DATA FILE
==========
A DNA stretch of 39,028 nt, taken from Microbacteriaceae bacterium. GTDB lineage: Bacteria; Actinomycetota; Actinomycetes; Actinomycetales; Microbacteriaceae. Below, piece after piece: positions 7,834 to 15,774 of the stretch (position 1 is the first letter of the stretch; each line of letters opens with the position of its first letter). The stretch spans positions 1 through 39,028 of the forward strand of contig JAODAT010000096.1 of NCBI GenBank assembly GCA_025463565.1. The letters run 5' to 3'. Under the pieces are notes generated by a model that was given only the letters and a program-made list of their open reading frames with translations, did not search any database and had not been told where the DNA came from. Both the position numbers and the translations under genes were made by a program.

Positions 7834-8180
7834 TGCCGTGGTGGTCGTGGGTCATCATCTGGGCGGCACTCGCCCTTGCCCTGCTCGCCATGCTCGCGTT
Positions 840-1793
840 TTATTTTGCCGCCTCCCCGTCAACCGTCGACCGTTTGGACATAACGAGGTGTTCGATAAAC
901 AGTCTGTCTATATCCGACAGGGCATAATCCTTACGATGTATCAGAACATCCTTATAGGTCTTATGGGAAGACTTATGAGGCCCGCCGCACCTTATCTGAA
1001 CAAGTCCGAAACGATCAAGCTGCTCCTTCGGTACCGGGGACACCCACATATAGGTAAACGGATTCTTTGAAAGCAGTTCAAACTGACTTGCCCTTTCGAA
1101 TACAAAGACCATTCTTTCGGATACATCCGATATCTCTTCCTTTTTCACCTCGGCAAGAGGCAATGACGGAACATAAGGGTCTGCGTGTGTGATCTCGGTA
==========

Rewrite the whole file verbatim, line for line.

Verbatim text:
A DNA stretch of 39,028 nt, taken from Microbacteriaceae bacterium. GTDB lineage: Bacteria; Actinomycetota; Actinomycetes; Actinomycetales; Microbacteriaceae. Below, piece after piece: positions 7,834 to 15,774 of the stretch (position 1 is the first letter of the stretch; each line of letters opens with the position of its first letter). The stretch spans positions 1 through 39,028 of the forward strand of contig JAODAT010000096.1 of NCBI GenBank assembly GCA_025463565.1. The letters run 5' to 3'. Under the pieces are notes generated by a model that was given only the letters and a program-made list of their open reading frames with translations, did not search any database and had not been told where the DNA came from. Both the position numbers and the translations under genes were made by a program.

Positions 7834-8180
7834 TGCCGTGGTGGTCGTGGGTCATCATCTGGGCGGCACTCGCCCTTGCCCTGCTCGCCATGCTCGCGTT
Positions 840-1793
840 TTATTTTGCCGCCTCCCCGTCAACCGTCGACCGTTTGGACATAACGAGGTGTTCGATAAAC
901 AGTCTGTCTATATCCGACAGGGCATAATCCTTACGATGTATCAGAACATCCTTATAGGTCTTATGGGAAGACTTATGAGGCCCGCCGCACCTTATCTGAA
1001 CAAGTCCGAAACGATCAAGCTGCTCCTTCGGTACCGGGGACACCCACATATAGGTAAACGGATTCTTTGAAAGCAGTTCAAACTGACTTGCCCTTTCGAA
1101 TACAAAGACCATTCTTTCGGATACATCCGATATCTCTTCCTTTTTCACCTCGGCAAGAGGCAATGACGGAACATAAGGGTCTGCGTGTGTGATCTCGGTA